From fishing harbour to international port

The construction of the railway branch line in 1843, followed by the Viaduct over the harbour and a station on the pier, completely changed the fortunes of  Folkestone, catapulting it from fishing harbour to international port. Built by the South Eastern Railway Company, the new line brought trains from the main line directly to the quayside, where goods could be efficiently transferred to or from waiting boats, and passengers travelling to the continent could stroll straight onto waiting ferries.

After making its way down the steep 1:30 incline to the harbour, the line was carried out over the water to the south quay and pier (nowadays known as the ‘Harbour Arm’) on 13 red-brick arches (the most northerly arch is hidden by the jetty access slip). The viaduct was designed by William Cubitt, Chief Engineer of the line, who also designed the spectacular Foord Valley Viaduct on the main line (also Grade II listed) that dominates the town. Originally the viaduct carried two tracks and on either side were parallel timber freight jetties.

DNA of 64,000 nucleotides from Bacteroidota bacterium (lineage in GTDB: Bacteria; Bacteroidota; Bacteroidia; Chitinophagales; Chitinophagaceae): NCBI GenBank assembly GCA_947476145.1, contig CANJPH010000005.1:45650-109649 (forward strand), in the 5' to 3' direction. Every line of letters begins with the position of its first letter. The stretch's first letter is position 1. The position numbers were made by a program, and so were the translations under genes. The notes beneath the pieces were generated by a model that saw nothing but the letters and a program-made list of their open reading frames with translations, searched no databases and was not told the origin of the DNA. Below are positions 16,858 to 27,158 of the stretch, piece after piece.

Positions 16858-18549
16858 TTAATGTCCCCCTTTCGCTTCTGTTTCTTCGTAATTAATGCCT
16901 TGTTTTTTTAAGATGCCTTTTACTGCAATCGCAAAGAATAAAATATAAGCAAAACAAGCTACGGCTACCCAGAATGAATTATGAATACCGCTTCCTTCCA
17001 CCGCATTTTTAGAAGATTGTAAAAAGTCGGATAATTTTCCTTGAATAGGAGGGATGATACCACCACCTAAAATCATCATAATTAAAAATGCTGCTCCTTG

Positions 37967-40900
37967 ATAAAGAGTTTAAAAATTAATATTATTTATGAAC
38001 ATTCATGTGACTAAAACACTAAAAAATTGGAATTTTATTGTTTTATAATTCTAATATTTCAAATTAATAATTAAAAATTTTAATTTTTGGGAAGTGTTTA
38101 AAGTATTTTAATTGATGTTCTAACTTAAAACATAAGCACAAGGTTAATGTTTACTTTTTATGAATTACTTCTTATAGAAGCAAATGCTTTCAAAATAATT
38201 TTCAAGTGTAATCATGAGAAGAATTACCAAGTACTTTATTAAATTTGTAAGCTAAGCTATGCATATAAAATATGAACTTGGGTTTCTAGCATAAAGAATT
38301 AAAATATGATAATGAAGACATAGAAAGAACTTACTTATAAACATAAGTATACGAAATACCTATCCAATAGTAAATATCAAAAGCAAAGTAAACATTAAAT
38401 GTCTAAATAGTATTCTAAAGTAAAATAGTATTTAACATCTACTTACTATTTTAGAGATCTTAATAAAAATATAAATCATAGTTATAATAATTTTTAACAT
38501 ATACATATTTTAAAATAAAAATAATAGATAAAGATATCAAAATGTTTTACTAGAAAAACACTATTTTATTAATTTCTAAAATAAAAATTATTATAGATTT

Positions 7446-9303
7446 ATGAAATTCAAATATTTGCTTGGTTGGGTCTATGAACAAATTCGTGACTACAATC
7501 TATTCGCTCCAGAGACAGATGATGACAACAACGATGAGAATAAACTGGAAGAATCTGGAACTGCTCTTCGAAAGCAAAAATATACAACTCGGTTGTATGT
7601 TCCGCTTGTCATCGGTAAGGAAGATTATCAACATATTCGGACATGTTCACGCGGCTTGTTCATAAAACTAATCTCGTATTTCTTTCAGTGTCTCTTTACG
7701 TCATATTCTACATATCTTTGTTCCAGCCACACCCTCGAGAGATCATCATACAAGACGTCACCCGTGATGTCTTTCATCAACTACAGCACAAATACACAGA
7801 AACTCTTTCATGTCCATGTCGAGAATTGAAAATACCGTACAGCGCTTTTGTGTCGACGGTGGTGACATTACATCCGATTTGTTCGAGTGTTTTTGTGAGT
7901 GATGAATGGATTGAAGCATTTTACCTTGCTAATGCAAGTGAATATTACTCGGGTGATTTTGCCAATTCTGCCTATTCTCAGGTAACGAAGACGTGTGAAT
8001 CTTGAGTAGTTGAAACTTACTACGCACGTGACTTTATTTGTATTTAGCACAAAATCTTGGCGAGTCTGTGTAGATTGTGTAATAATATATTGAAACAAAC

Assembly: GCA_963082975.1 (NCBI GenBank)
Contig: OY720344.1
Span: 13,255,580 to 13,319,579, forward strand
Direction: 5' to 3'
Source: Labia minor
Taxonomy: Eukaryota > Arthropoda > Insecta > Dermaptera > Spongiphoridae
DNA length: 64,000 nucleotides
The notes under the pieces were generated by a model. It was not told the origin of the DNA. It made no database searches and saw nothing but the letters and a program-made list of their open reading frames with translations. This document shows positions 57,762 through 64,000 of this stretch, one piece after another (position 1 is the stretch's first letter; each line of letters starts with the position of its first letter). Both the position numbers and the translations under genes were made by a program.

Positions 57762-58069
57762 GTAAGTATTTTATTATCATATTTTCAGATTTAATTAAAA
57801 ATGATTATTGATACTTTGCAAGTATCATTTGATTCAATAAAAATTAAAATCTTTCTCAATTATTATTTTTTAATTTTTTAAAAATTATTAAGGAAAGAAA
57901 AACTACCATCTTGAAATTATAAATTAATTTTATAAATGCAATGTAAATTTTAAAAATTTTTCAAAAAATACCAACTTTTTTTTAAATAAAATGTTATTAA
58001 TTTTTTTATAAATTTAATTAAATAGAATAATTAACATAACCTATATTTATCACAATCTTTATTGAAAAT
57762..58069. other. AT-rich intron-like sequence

A wooden Swing Bridge connecting the Viaduct across the 150-foot gap to the south pier was completed in 1847. The Viaduct and bridge divided the harbour into ‘inner’ to the west and ‘outer’ to the east, but when pivoted the bridge allowed taller boats in and out of the inner harbour. Rails were not laid across the bridge until 1849 and passenger traffic began with the first passenger train reaching the harbour station on 1st of January 1849 and all was complete with Rails which were laid across the swing bridge in 1850 and Folkestone Harbour station opened. Until then the line was largely used to transport coal.

In its first decades, Folkestone provided the most popular cross-Channel route, but was overtaken by the slightly shorter Dover-Calais crossing in the late 1860s.

Photography courtesy of Alan F. Taylor, Folkestone & District Local History Society

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